Did you know that health care is a very important piece of planning for independence in adulthood? And that your child’s school can help prepare them? There are big changes that happen with doctors and medical care when your child becomes a legal adult. Doctors can’t talk to you without your child’s permission. Your child must find adult doctors, insurance changes and more.
Health care planning can be part of your child’s Individualized Education Program (IEP) goals and discussions so you, your child and their school can focus on it. If your child has a disability or special health care needs and gets special education services, this page has tips and ideas about medical transition from parents and other experts. We created it to help you work with your child and their school.
Schools help students get ready for their future. For children with disabilities, transition planning is part of the IEP. It should include goals after high school like college or other school after high school, living situations and work or career goals, depending on what your child wants and is able to do. Transition planning might also include goals about legal rights, money, friends and community support and health care.
The different pages on this website linked above and the terrific Texas Transition and Employment Guide can help you think about all these different areas of life with your child, their school and in the Admission, Review, and Dismissal (ARD) process in special education.
You may still think of your child as a “child,” but in the eyes of the legal and medical communities they are an adult at age 18. Over 85% of doctors don’t discuss health care transition with parents and families, according to a 2022 report from Texas Health and Human Services’ Policy Council for Children and Families. It takes thoughtful planning by you and your child to be sure their health care needs are met and to keep you involved if you need to be.
After years of a trusting relationship, do you know that your child’s pediatrician may not be able to talk to you after your child turns 18? It’s shocking when a doctor says they can’t see your child anymore or that your child needs to go to an adult doctor, especially with no warning. This is a huge change that most young adults are not prepared for. See our page on medical transition to learn about your legal choices.
This big change at age 18 is why we want you to know about this topic now, no matter how old your child is. That way, you can ask the right questions to doctors, think about how your child and family can get ready and see how your child’s school can help too. There are so many ways children with disabilities and special health care needs can practice and prepare for their adult health care. School is a place that can help, and a place where you and your child already spend so much time.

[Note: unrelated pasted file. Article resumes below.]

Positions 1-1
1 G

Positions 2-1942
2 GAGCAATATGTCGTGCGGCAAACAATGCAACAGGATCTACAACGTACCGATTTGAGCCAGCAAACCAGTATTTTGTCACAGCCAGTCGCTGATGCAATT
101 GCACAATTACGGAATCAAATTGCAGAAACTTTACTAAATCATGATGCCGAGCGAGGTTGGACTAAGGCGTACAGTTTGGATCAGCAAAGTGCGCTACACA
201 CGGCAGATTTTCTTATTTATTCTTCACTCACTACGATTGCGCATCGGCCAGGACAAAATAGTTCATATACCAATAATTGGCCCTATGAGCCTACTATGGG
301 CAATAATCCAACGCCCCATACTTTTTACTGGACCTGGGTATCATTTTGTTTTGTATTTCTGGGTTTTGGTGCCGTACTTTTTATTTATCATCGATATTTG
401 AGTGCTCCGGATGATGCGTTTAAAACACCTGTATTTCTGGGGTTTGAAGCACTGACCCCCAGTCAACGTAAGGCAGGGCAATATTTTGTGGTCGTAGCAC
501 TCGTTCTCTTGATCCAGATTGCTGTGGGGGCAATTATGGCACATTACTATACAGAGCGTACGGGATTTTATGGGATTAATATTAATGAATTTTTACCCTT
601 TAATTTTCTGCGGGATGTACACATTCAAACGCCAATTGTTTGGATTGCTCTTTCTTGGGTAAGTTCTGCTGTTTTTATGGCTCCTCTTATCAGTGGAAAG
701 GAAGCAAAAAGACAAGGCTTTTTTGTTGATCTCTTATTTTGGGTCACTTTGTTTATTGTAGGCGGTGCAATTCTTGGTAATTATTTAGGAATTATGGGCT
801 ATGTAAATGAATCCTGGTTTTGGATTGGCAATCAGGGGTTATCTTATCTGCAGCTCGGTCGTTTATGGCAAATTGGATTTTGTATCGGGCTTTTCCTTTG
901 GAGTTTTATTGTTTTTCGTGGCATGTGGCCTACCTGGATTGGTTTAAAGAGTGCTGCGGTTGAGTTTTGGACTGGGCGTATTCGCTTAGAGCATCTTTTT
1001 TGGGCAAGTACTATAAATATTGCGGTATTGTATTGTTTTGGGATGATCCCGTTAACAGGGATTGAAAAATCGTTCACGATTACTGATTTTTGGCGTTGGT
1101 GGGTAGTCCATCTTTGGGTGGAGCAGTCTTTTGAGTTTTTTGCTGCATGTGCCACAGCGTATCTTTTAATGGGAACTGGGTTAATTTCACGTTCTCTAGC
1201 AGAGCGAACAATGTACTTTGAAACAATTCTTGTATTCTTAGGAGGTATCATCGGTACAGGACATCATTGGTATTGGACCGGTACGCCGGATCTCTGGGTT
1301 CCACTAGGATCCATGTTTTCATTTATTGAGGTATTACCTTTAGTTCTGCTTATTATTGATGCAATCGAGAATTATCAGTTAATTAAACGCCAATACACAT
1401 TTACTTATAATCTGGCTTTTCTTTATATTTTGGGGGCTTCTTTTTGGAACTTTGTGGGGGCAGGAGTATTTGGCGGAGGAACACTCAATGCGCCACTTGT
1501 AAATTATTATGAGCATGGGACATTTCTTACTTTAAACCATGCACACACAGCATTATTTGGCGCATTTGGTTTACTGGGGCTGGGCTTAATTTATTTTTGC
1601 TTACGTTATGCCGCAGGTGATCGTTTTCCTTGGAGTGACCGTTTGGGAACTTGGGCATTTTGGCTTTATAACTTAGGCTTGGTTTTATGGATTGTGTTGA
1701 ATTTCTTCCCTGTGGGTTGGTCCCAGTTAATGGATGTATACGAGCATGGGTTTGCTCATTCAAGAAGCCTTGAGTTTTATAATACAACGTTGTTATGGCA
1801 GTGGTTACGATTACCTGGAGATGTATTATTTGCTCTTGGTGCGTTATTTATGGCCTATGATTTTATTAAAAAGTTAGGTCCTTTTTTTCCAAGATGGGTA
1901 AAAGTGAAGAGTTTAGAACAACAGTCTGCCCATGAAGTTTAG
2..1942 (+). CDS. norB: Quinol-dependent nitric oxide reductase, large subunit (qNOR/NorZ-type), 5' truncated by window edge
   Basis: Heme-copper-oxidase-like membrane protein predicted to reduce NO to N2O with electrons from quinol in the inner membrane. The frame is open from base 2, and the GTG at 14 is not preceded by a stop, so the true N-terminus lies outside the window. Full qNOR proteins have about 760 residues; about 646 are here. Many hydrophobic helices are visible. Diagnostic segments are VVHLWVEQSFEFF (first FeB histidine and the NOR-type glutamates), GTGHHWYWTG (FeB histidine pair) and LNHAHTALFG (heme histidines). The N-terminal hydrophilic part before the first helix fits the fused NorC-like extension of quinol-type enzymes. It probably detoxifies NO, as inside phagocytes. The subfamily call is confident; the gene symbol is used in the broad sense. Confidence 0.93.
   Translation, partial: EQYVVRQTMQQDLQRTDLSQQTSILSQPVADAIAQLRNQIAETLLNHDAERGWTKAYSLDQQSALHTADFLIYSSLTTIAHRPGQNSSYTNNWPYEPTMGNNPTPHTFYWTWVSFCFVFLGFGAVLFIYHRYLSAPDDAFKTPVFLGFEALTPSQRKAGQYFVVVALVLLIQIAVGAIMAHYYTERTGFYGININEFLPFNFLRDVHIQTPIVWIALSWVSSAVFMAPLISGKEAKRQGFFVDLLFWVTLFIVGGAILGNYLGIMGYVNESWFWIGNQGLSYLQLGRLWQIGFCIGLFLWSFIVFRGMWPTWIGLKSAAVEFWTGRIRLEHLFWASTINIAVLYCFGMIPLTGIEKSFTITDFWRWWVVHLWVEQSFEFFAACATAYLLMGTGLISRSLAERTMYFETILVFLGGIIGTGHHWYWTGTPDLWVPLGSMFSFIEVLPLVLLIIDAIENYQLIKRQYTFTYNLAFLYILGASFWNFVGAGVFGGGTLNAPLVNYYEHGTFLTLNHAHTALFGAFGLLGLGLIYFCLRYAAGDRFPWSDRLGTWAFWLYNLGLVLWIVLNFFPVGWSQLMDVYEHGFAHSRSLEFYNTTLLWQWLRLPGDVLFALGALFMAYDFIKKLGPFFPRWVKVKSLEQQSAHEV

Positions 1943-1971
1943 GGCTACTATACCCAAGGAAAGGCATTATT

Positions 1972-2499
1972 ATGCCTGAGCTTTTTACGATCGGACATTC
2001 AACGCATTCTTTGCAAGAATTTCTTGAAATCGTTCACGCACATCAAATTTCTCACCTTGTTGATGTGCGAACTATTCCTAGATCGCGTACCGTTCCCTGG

Ask your child’s case manager, ARD committee or a favorite staff member in your child’s school or district about your child’s transition planning.
There are many different ways students can work on health care transition goals at school. Got Transition has some sample goals for health care transition in the IEP.
Here are some examples of ways your child might work on goals at school:
To help you and your child figure out what goals to work on for their health care transition, there are questions you and your child can ask, starting in the ARD process. These come from the Texas Education Agency (TEA) Texas Transition and Employment Guide.
There are also questions you and your child can ask their doctors. The answers can help you decide on IEP goals with your child and their school.
There are many ways to start health care transition planning. It’s never too early to start thinking about it. As one young adult told us, “Transition never really ends. There will always be something I need to figure out.” While your child still has the support of school, they have a place to learn about this important topic so they are ready to build independence as an adult.